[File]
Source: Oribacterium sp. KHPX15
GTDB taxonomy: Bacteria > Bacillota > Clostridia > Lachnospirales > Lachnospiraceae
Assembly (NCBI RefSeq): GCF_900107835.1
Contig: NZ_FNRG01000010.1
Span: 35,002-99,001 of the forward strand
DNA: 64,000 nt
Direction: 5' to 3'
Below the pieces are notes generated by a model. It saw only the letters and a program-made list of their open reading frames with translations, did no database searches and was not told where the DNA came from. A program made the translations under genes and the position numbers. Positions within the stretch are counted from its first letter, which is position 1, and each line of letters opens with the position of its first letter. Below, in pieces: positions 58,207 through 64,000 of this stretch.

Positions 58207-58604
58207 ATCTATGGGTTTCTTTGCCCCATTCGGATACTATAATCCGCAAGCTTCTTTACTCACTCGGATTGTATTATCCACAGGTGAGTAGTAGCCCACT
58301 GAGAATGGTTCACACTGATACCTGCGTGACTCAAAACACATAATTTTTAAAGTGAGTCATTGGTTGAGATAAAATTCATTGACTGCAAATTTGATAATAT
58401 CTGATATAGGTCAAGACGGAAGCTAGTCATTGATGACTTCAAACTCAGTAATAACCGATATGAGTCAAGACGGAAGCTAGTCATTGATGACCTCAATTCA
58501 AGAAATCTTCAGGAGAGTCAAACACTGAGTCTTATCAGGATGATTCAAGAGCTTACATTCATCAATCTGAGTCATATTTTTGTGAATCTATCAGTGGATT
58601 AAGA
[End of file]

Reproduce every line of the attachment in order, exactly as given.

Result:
Source: Oribacterium sp. KHPX15
GTDB taxonomy: Bacteria > Bacillota > Clostridia > Lachnospirales > Lachnospiraceae
Assembly (NCBI RefSeq): GCF_900107835.1
Contig: NZ_FNRG01000010.1
Span: 35,002-99,001 of the forward strand
DNA: 64,000 nt
Direction: 5' to 3'
Below the pieces are notes generated by a model. It saw only the letters and a program-made list of their open reading frames with translations, did no database searches and was not told where the DNA came from. A program made the translations under genes and the position numbers. Positions within the stretch are counted from its first letter, which is position 1, and each line of letters opens with the position of its first letter. Below, in pieces: positions 58,207 through 64,000 of this stretch.

Positions 58207-58604
58207 ATCTATGGGTTTCTTTGCCCCATTCGGATACTATAATCCGCAAGCTTCTTTACTCACTCGGATTGTATTATCCACAGGTGAGTAGTAGCCCACT
58301 GAGAATGGTTCACACTGATACCTGCGTGACTCAAAACACATAATTTTTAAAGTGAGTCATTGGTTGAGATAAAATTCATTGACTGCAAATTTGATAATAT
58401 CTGATATAGGTCAAGACGGAAGCTAGTCATTGATGACTTCAAACTCAGTAATAACCGATATGAGTCAAGACGGAAGCTAGTCATTGATGACCTCAATTCA
58501 AGAAATCTTCAGGAGAGTCAAACACTGAGTCTTATCAGGATGATTCAAGAGCTTACATTCATCAATCTGAGTCATATTTTTGTGAATCTATCAGTGGATT
58601 AAGA